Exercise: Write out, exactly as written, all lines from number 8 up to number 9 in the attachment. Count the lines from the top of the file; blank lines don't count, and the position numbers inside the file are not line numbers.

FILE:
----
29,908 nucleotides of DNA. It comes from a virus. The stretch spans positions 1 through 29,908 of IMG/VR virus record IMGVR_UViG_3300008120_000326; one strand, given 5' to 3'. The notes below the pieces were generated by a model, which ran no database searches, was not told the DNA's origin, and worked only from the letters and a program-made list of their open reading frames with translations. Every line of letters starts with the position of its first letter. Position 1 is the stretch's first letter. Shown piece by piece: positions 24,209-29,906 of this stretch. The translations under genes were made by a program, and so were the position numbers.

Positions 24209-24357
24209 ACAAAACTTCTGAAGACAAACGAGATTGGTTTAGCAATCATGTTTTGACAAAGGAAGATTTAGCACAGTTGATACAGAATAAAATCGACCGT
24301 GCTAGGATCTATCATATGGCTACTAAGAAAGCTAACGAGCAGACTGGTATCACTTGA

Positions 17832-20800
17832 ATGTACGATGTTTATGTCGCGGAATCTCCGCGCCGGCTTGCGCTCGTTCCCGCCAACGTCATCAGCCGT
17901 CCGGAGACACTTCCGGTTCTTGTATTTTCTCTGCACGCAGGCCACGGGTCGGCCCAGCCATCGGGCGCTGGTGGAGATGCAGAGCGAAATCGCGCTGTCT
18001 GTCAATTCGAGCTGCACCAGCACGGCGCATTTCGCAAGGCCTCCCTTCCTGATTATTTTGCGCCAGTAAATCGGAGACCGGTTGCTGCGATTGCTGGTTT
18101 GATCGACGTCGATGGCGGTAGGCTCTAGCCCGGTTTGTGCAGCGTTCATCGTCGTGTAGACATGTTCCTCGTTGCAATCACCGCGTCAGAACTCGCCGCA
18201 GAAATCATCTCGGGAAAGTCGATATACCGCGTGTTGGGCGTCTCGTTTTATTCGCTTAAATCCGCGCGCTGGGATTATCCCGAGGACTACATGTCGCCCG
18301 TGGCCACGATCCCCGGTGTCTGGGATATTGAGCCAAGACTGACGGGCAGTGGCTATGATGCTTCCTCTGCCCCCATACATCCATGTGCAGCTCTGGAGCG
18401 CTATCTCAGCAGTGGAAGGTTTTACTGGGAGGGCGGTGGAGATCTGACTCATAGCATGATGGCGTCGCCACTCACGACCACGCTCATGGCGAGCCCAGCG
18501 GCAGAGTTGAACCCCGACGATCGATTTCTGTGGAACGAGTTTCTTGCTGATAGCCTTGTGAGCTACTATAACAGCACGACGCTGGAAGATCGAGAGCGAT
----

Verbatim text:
18001 GTCAATTCGAGCTGCACCAGCACGGCGCATTTCGCAAGGCCTCCCTTCCTGATTATTTTGCGCCAGTAAATCGGAGACCGGTTGCTGCGATTGCTGGTTT
18101 GATCGACGTCGATGGCGGTAGGCTCTAGCCCGGTTTGTGCAGCGTTCATCGTCGTGTAGACATGTTCCTCGTTGCAATCACCGCGTCAGAACTCGCCGCA